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Articles: Art/Music

Mt. Airy City Schools in North Carolina revitalized arts classes to launch its STEAM programs.
The Tukwila School District is one of the most diverse in the nation. Administrators say STEAM instruction provides a more sure pathway to college and career success.
<div class="box"> <h2>STEAM leaders learn to innovate</h2> <ul> <p>Teachers and principals in Florida’s Santa Rosa County School District this fall began training to become STEAM leaders by writing jingles about the Wright Brothers.</p> <p>They also learned about the physics and history of flight as they worked in teams to develop products that improved upon Orville and Wilbur’s aeronautical inventions. Then they wrote the jingles for ads they devised to promote their products, says Karen Barber, director o

Injecting the arts into science, math, engineering and technology encourages students to think creatively and critically in traditional STEM subjects that, until the recent and widespread adoption of new standards, didn’t often encourage students to think outside the box.

Little Kids Rock, a national organization dedicated to ensuring music ed through modern bands, partners with Nashville Public Schools’ guitar students one day last spring.

Some districts can’t find music teachers while others struggle to buy instruments. Many administrators must cut music classes to prepare students for testing. Still, schools large and small have kept the music playing with innovative grants, online fundraising and by scouring their budgets for any available resources.

Teachers from Perry Township Schools in Indiana use their school library’s makerspace to create T-shirts for Dr. Seuss Read Across America Day.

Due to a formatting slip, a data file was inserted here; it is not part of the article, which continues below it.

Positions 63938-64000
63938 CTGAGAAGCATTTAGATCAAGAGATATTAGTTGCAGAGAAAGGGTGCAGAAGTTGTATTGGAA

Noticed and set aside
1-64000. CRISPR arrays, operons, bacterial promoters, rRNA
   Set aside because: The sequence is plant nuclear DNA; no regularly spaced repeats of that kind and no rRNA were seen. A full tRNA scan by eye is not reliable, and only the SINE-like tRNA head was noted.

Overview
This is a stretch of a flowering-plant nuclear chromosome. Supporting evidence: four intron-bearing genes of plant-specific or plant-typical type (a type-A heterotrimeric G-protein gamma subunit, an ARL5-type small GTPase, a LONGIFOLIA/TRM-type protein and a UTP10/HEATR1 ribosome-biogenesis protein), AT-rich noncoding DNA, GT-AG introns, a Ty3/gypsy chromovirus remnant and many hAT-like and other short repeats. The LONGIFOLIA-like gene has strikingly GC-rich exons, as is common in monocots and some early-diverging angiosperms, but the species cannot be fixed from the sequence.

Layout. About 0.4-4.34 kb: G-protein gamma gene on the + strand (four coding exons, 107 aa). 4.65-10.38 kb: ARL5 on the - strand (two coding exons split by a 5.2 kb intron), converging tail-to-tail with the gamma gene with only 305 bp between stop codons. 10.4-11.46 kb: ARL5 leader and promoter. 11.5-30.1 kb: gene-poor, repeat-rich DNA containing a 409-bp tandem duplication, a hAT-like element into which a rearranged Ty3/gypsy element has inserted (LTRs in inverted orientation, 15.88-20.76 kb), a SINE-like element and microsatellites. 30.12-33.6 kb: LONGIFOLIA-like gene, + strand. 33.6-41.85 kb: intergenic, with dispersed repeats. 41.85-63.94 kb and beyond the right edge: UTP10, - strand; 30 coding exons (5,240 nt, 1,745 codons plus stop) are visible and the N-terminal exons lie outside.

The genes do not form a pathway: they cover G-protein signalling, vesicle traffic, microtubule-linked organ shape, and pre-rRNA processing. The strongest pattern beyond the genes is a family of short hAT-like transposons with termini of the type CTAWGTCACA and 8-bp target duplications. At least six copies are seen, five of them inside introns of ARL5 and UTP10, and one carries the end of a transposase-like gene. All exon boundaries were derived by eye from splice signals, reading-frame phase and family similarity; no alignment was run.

Perry Township students use a 3D printer in the library’s makerspace.

Transforming school libraries into communal learning “playgrounds” offers students technology support, remote access to research resources and expanded opportunities for creative exploration. One of the biggest trends is “makerspaces” where students use their imaginations to create crafts, electronics, videos and other projects.

At Metro Nashville Public Schools, students learn about criminal justice, science, media and music. Pearl-Cohn Entertainment Magnet High School students perform all roles of a live broadcast on TV, from cameraman to reporter.
A Stratford STEM Magnet High School senior processes a mock crime scene with skills obtained through his criminal justice class in the Academy of National Safety and Security Technologies in Nashville schools.
A Pearl-Cohn Entertainment Magnet High School student prepares for a live broadcast from the school’s radio station.
A Stratford STEM Magnet High School Stratford student examines various chemicals used in her classes in the Academy of Science and Engineering.

Magnet schools have made a big comeback in America’s education system, offering curricula that span the spectrum—from medicine to the arts to language immersion. The revitalized programs provide plenty of hands-on experience, while the academic themes are infused into traditional classes such as math and English.

The National Core Arts Standards were released in October. They emphasize developing artistic ideas, refining them, and following projects through to completion. (Americans for the Arts/Scott Cronan Photography)